So this was this shocking racist incident at American University in Washington.  It got some news pickup when it happened.  But what happened after that is what brings us to the judge`s ruling today. 

Because when news articles appeared about this racist taunting at this college, these nooses and bananas that had been posted on campus in response to this young woman`s election as president, when those news articles started circulating, they were seized on by this neo-Nazi online hub, by "This Daily Stormer" Website, where the founder of the website thought this harassment campaign against the new university president was excellent news.  And he thought that what all the neo-Nazis and white supremacists on his site should do in response is ramp up their own kinds of harassment and attacks on her as much as they could. 

They posted personal information about her.  They explicitly encouraged their members to attack her, and that unleashed a torrent of neo-Nazi abuse and violent threats against this kid, right?  Against this young woman, who had done nothing whatsoever, other than to be an African-American woman and to be recognized by her peers, by her fellow students, by the student body of American university as the one best suited among them for the top leadership role that they had. 

Well, today, a federal judge in the United States district court for the District of Columbia awarded that young woman, Taylor Dumpson, more than $700,000 in damages and attorneys` fees to be paid by the Nazis.  To be paid by "The Daily Stormer" and its founder that directed this tirade of abuse and violent threats against her. 

That case was brought on Taylor Dumpson`s behalf by the Lawyers Committee for Civil Rights Under Law.  The lawyer who led that case joins us next.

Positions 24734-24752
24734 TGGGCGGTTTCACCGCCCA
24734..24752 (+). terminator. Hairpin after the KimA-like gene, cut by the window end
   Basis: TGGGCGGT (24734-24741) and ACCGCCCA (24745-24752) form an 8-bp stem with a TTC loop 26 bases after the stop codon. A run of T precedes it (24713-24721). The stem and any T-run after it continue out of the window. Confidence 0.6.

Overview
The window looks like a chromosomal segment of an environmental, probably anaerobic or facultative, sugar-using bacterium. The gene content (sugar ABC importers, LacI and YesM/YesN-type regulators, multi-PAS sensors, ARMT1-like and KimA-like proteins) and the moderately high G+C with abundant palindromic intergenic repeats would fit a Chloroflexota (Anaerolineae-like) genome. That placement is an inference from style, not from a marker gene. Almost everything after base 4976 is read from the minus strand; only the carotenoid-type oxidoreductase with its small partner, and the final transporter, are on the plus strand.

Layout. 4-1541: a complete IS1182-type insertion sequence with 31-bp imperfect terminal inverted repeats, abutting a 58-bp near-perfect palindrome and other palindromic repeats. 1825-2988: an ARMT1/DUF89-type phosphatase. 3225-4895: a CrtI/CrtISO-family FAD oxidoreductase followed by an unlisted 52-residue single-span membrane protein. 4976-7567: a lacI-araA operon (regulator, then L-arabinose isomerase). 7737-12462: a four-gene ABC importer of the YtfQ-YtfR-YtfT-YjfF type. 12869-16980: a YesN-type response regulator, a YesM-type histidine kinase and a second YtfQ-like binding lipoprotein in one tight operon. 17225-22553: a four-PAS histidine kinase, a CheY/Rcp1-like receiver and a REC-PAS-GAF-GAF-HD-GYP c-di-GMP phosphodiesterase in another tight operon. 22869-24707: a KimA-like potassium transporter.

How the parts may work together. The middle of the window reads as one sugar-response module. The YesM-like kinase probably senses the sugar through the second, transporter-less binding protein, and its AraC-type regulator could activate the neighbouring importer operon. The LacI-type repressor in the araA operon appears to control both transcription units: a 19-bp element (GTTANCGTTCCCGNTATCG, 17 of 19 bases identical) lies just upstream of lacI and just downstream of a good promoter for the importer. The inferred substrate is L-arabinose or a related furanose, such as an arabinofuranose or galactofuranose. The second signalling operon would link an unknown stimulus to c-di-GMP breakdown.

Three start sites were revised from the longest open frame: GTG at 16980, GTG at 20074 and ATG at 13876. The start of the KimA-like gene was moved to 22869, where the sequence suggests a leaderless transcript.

Stay with us. 


MADDOW:  Today, a lawsuit brought by the National Lawyers Committee for Civil Rights Under Law made a lot of people`s day.  It couldn`t have come at a better time.  Their lawsuit today resulted in a federal judge ordering a neo-Nazi Website publisher to pay more than $700,000 to an African- American college student body president, who had been attacked by those same neo-Nazis. 

Joining us now is Kristen Clarke.  She`s president and executive director of the Lawyers Committee for Civil Rights Under Law. 

Ms. Clarke, thank you so much for being here.  I really appreciate you coming in. 


MADDOW:  Let me first ask you.  I tried to summarize the case, what happened to your client and what happened today in court, did I basically get that right? 

CLARKE:  You did. 

And let me just say that Taylor is a remarkable young woman.  She is a courageous young woman, but she suffered tremendously because of the incidents that you described -- the noose that was hung on campus, the banana peels, racist trolling.  And Anglin and "The Daily Stormer" indeed unleashed people on her and instructed them to go out and racially harass her and they did. 

She`s suffered from posttraumatic stress disorder.  She`s suffered tremendous weight loss, anxiety, depression.  She was fearful walking around campus.  She feared for her life. 

So, she truly suffered.  But she found the courage in her to fight back.  And that`s why we filed this lawsuit on her behalf.  So, today is indeed a good day.